Art has been part of my life for as long as I can remember. From admiring my Grandfather’s tattoos and paintings as a child, right through to my career as a designer – I was always going to be tattooed.
Kian was responsible for my first ever tattoo, a small piece back in the days when he was taking on all kinds of custom work. Word of mouth lead me to the studio, the portfolio lead me to Kian.
I continued to follow Kian’s work and watch his profile and reputation grow, eventually getting on his waiting list for a large Japanese piece. Fast–forward a couple of years and I get the call up for my consult.
Everything was pretty straight-forward, I wanted a Japanese full sleeve incorporating a phoenix, the rest was up to Kian. I didn’t come to a talented, reputable tattooer to tell him how to do his job. Deposit paid and dates booked in, we were ready to roll.
Make no mistake: getting a large tattoo is a big commitment. It hurts. It costs money. It takes time. It’s a bitch to care for. But in some twisted way that’s what makes it worthwhile: it has to be earned.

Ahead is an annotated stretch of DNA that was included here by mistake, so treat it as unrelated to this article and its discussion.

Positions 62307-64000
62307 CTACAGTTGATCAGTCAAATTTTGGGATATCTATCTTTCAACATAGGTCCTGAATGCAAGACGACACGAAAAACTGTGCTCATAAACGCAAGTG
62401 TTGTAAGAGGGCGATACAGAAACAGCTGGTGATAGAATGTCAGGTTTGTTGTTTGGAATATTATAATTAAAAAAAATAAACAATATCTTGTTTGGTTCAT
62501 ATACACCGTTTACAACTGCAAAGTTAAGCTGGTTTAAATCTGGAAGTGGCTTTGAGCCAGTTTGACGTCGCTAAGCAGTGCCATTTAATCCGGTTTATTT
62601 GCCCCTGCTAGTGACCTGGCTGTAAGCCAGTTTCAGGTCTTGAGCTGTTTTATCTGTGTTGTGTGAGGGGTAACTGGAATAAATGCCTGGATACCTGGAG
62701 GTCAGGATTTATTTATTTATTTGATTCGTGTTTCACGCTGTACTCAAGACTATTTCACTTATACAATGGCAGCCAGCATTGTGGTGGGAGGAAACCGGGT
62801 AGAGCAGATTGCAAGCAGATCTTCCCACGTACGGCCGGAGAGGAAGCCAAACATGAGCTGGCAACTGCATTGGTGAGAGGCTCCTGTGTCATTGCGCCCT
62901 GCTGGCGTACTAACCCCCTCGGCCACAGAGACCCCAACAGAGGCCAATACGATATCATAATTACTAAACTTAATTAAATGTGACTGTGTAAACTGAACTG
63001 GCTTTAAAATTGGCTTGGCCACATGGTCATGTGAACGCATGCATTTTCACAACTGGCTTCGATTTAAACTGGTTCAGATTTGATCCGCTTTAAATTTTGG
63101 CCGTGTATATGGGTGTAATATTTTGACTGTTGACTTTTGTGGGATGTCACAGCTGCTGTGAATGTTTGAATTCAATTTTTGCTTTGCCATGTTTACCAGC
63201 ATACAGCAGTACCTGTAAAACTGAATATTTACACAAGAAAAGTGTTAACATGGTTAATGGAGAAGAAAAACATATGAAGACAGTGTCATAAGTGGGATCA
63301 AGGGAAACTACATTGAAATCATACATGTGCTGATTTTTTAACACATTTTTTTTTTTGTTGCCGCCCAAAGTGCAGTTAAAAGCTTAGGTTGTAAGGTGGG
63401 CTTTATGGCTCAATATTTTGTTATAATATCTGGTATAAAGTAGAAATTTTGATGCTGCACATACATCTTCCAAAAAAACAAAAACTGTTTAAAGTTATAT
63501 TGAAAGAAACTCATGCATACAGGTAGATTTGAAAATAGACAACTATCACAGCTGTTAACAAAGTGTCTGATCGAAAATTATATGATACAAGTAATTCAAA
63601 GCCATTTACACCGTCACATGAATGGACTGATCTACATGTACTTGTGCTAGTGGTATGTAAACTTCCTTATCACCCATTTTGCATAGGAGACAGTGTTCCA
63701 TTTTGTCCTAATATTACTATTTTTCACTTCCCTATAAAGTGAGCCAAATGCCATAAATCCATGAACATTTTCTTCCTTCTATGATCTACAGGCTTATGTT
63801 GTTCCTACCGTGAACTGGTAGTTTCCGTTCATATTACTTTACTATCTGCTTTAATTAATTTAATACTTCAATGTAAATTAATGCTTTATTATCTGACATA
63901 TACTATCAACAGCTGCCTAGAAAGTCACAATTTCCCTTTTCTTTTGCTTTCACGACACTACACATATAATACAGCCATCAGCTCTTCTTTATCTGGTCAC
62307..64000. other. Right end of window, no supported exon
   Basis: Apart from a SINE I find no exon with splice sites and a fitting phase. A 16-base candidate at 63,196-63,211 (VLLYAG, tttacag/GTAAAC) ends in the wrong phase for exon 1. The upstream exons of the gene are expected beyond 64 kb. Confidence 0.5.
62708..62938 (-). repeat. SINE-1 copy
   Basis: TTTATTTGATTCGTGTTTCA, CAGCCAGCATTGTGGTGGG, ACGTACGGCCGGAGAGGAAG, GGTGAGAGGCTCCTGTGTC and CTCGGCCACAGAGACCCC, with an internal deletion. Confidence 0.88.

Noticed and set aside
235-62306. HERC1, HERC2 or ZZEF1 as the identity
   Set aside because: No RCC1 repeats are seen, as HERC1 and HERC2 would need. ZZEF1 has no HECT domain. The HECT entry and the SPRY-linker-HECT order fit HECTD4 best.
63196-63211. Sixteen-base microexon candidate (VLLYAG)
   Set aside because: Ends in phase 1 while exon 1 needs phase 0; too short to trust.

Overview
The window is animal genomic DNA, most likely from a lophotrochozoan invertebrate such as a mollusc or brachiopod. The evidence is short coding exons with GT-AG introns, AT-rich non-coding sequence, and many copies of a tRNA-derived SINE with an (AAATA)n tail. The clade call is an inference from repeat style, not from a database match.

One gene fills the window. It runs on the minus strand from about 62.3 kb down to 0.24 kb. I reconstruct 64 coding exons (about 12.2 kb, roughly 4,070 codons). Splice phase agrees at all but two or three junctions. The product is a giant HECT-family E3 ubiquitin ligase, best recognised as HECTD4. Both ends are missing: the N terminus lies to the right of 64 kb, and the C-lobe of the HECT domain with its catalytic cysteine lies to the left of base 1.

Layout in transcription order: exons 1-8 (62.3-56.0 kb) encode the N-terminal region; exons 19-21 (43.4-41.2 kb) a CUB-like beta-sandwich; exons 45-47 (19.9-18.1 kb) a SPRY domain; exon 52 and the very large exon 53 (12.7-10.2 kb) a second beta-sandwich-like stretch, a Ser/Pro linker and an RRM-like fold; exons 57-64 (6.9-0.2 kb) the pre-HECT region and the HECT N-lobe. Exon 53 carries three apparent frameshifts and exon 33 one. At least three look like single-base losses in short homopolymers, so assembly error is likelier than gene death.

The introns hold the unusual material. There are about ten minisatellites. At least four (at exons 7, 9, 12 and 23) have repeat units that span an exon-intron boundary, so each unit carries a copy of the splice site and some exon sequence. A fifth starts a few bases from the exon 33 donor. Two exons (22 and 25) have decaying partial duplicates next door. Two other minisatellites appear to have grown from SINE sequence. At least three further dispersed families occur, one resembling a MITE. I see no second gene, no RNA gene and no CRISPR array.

One of the most interesting things about the process is the relationship that develops between tattooer and client. When you think about it, one appointment every few weeks for 3-4 hours – I was spending more time with Kian than I was with some family and friends.
That was a part of the process that I wasn’t expecting: how much I enjoyed being in the studio with Kian. Some days we debated spirituality or talked about video games, some days we cranked Die Antwoord and just got down to business.
As the sessions went on, it was interesting to see the sleeve take shape. The outline was done in the first (5.5 hour) session due to the amount of freehand elements in the design. Then the background, colour and re-lining over the remaining sessions.
Among the highlights of the process was being tattooed at the Sydney Tattoo Expo. Being part of the event and being able to showcase the work, the process to others was a fun experience.
I couldn’t be happier with my tattoo. It’s connected to a rich tradition but it’s unique, it’s mine. It’s a work of art from a craftsman at the top of his game and it’s built to last. It’ll look better than it’s wearer in 20 years time, I’m sure of that.